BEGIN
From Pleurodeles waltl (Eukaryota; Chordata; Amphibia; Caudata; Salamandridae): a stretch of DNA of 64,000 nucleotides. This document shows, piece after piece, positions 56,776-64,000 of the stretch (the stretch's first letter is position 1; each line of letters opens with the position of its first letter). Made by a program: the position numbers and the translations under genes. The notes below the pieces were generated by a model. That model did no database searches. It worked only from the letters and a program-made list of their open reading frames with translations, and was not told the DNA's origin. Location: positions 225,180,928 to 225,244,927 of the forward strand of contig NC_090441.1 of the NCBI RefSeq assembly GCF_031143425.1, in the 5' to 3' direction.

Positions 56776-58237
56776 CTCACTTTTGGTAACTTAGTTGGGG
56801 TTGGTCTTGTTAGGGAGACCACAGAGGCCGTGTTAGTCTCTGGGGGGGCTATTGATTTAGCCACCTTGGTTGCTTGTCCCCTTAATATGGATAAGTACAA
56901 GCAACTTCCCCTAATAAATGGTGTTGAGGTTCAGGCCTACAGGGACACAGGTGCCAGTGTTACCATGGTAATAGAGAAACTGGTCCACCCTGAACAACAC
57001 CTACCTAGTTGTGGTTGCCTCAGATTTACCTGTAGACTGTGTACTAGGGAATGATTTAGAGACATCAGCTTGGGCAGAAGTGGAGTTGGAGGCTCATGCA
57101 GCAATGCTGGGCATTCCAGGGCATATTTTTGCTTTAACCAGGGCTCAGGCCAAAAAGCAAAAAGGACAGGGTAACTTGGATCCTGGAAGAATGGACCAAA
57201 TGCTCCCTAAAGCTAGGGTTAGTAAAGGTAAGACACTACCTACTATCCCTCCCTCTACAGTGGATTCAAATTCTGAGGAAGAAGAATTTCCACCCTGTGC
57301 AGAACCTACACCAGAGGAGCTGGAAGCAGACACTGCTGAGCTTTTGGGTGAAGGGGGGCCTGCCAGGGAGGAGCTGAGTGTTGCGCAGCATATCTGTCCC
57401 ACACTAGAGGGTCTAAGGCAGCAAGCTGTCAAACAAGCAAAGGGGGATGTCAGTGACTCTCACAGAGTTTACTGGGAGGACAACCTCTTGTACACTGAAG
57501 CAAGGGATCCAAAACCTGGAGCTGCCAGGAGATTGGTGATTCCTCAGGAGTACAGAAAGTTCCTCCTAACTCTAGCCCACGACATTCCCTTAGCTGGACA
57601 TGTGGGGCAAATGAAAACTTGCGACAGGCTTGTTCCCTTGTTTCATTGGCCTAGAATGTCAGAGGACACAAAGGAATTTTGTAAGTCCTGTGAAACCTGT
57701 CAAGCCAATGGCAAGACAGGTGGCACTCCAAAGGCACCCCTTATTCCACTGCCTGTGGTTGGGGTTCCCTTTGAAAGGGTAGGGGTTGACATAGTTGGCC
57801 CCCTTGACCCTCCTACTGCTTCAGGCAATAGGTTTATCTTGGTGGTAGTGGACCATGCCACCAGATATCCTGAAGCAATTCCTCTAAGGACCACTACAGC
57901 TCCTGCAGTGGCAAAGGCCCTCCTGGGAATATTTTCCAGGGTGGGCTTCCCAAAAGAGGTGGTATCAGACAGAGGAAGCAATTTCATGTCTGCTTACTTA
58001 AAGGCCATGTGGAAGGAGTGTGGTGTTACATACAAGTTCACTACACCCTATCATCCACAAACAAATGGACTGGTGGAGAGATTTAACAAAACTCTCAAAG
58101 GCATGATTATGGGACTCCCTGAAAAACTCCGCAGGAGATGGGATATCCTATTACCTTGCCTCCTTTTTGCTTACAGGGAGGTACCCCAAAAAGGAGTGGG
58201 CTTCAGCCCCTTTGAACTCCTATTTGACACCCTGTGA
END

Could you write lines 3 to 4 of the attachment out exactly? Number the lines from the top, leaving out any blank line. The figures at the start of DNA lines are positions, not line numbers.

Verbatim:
56776 CTCACTTTTGGTAACTTAGTTGGGG
56801 TTGGTCTTGTTAGGGAGACCACAGAGGCCGTGTTAGTCTCTGGGGGGGCTATTGATTTAGCCACCTTGGTTGCTTGTCCCCTTAATATGGATAAGTACAA